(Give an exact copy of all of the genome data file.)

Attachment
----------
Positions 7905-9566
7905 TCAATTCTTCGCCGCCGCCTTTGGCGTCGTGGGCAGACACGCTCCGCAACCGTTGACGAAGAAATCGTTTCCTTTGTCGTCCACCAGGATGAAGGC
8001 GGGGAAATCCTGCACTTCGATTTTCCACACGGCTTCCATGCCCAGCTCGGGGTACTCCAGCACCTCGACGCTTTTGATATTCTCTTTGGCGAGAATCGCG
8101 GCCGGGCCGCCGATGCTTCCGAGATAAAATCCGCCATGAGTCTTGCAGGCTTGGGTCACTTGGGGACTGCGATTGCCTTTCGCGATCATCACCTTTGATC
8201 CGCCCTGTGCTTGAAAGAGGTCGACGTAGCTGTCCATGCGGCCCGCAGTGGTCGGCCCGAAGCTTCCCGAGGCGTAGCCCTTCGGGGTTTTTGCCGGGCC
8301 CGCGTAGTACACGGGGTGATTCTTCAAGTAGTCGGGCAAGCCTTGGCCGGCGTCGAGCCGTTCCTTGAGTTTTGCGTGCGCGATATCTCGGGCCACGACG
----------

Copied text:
Positions 7905-9566
7905 TCAATTCTTCGCCGCCGCCTTTGGCGTCGTGGGCAGACACGCTCCGCAACCGTTGACGAAGAAATCGTTTCCTTTGTCGTCCACCAGGATGAAGGC
8001 GGGGAAATCCTGCACTTCGATTTTCCACACGGCTTCCATGCCCAGCTCGGGGTACTCCAGCACCTCGACGCTTTTGATATTCTCTTTGGCGAGAATCGCG
8101 GCCGGGCCGCCGATGCTTCCGAGATAAAATCCGCCATGAGTCTTGCAGGCTTGGGTCACTTGGGGACTGCGATTGCCTTTCGCGATCATCACCTTTGATC
8201 CGCCCTGTGCTTGAAAGAGGTCGACGTAGCTGTCCATGCGGCCCGCAGTGGTCGGCCCGAAGCTTCCCGAGGCGTAGCCCTTCGGGGTTTTTGCCGGGCC
8301 CGCGTAGTACACGGGGTGATTCTTCAAGTAGTCGGGCAAGCCTTGGCCGGCGTCGAGCCGTTCCTTGAGTTTTGCGTGCGCGATATCTCGGGCCACGACG